Trooper is a Canadian rock band from Vancouver, B.C. The catchy chorus of the song repeats “cold, cold Toronto”. But wait: like every Canadian not living in Toronto knows, T.O isn’t that cold. Well, I guess it can be if you are coming from B.C….

Canadians love to brag how cold it is in their respective cities but the general consensus in Ontario is that Torontonians have it easy. Whenever someone says it’s cold in Toronto, there is always someone else to remind them how cold it is in Ottawa, Montreal or even—gasp!—Winnipeg. And let’s not forget that in 1999, Mel Lastman, the mayor of Toronto, required the army’s help to shovel a pretty bad snowstorm. The rest of Canada is still laughing at Toronto for that.


About Author

French woman in English Canada. World citizen, new mom, traveler, translator, writer and photographer. Looking for comrades to start a new revolution.


  1. For a small country (population wise) we sure do produce a lot of great musical talent. My German husband says that Canadian music, regardless of the type, is too melancholy.

    I’ve never seen The Hip live!!! Hope to someday though!

    • Maybe your husband listened to Nickelback too much 😆 I can’t stand them! It’s not even melancholic, it’s just… yuck.

      The Hip tour mostly during the summer festivals, I’ve seen them in Ottawa a few years ago. They are a good live band, if you ever get a chance, it is worth it!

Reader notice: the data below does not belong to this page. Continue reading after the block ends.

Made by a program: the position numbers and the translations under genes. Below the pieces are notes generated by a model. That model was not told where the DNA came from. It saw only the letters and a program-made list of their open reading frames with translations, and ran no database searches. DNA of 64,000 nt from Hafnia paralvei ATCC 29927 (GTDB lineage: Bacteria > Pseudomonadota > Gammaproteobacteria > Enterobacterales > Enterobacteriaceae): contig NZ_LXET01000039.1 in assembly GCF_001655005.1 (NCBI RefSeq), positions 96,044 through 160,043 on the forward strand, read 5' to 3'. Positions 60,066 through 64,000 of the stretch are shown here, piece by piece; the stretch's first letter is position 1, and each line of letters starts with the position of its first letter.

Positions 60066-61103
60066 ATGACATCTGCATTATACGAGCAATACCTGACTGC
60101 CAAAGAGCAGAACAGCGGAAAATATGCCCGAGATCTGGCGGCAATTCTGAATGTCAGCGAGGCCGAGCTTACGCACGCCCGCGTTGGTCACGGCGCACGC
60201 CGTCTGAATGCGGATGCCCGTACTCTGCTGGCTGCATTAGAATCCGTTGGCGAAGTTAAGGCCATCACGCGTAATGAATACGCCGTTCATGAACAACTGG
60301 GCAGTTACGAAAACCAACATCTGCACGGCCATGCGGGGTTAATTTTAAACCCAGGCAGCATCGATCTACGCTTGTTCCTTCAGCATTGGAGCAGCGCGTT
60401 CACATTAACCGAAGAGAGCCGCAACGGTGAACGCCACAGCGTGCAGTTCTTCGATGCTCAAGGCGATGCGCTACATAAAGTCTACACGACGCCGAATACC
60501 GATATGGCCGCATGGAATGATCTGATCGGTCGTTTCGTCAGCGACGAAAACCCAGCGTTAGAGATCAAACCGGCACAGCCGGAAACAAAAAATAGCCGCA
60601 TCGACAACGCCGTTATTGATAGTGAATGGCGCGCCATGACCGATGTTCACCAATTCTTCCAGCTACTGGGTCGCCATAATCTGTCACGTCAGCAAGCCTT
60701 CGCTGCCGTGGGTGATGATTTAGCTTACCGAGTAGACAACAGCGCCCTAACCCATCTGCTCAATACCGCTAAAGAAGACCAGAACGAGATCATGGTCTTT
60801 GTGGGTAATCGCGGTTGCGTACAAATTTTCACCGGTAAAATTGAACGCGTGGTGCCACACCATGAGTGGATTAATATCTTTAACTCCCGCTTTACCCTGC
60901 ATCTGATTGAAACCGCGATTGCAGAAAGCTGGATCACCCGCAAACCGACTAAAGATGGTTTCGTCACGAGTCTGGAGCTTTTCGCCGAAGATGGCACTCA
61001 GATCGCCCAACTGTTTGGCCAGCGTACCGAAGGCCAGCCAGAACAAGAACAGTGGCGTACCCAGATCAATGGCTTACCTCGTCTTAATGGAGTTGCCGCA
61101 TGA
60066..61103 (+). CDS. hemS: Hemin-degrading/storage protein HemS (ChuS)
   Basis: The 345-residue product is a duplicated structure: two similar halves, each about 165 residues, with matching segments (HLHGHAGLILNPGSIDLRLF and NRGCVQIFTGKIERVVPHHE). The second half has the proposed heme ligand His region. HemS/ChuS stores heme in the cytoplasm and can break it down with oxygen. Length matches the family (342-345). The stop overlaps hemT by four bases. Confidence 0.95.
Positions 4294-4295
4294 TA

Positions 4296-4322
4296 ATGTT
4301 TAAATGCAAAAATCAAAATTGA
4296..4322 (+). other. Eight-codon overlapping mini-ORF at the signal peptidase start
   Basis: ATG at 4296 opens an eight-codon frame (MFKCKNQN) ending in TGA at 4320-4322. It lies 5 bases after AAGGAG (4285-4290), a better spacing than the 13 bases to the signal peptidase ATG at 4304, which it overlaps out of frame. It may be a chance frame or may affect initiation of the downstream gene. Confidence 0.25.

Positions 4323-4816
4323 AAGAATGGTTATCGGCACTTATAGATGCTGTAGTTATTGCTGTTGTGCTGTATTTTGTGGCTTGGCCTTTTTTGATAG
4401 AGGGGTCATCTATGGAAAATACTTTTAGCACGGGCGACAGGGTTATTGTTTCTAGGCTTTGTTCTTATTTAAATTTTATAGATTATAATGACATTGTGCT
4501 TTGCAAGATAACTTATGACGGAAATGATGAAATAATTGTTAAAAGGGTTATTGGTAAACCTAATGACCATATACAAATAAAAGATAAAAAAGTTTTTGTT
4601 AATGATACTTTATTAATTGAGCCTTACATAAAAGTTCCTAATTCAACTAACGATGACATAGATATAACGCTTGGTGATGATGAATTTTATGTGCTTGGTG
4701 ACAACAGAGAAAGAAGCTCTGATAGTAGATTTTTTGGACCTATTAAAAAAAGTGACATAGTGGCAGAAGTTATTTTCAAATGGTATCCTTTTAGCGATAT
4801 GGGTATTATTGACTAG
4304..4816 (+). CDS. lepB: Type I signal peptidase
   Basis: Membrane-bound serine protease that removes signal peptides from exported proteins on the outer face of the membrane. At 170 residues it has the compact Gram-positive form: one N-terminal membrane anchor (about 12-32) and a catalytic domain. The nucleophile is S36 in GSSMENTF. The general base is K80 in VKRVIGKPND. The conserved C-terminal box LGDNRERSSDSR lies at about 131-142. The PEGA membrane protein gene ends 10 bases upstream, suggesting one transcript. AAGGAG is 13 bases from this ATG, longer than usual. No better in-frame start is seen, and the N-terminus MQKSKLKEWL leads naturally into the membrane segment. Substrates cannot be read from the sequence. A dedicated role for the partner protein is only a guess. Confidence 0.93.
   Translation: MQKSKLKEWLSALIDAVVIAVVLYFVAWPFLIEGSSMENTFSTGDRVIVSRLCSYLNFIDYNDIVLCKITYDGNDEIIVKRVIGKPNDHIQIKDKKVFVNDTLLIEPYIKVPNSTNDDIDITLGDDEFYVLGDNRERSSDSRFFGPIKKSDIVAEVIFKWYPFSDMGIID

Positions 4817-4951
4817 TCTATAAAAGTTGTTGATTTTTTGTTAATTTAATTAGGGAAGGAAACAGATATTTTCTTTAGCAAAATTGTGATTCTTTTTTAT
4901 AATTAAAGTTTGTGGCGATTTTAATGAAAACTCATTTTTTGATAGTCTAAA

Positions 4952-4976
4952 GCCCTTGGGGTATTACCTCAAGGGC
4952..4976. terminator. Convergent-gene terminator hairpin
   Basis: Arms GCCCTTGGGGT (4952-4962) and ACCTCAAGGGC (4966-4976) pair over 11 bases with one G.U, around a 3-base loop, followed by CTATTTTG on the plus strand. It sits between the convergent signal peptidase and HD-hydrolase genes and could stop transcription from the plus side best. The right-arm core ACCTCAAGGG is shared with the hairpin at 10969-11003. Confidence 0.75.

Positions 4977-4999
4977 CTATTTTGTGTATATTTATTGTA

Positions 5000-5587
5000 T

2. I like the Hip’s music but I find the lead singer’s voice too twangy – sounds more like a country singer. That said, Nickelback’s lead vocalist has gotta be the worst singer in history. Why can’t these bands find someone who can actually sing and who has a pleasant voice to listen to? The older bands had great singers, be it Trooper or The Guess Who (Burton Cummings). Speaking of great singers, Gino Vannelli’s “I Just Wanna Stop” is a nice song about Montreal.

    • I can’t stand Nickelback either: they always sing the sale goddamn sing, the melody barely changes! Plus, the singer is depressing and has nothing special IMO.

    • Ah, je dois l’écouter! J’ai vu Arcade Fire en concert en première partie de U2 il y a longtemps. Pourquoi est-ce qu’elle est évocatrice pour toi?

      • Car c’est la toute première fois pour moi, en l’écoutant il y a des années, que j’ai réellement pris conscience du Canada ! C’est bête, je sais… Cette chanson parle des tempêtes de neige, d’hiver, de vent, et m’a indubitablement attirée vers le Canada !

        J’aime aussi beaucoup “Montreal” de The Devlins (le titre est assez transparent :D) et “Language City” de Wolf Parade, qui me fait penser à une traversée sur le Pont Champlain. Bizarre !

  3. I LOVE Canadian music and they play some great songs on CBC radio. But as for songs about Canada, I like “One Great City” by the Weakerthans and “Spring on the Prairies” by Connie Kaldor.

  4. This is fun post! It’s funny, although I would love to dispute the fact that every Canadian has see the Hip live, I don’t really get to, because they were performing in downtown Kingston while I was living there, and since I was walking by….Oh well. I’ve even been in an apartment in Kingston whose ‘claim to fame’ is that they/some of them used to live there. Neil Young bugs the heck out of me and I can’t quite enunciate why. Or maybe I can, I think his voice is weak and his accent sounds more back-country Canadian than it really needs to, I mean who talks like that really?

    I’ll contribute two Canadian songs to the list that I enjoy: Lettre à Lévesque by Les Cowboys Fringants (gotta love those Québec politics!), and Helmethead by Great Big Sea (a funny hockey song for the ladies from the iconic East Coast band).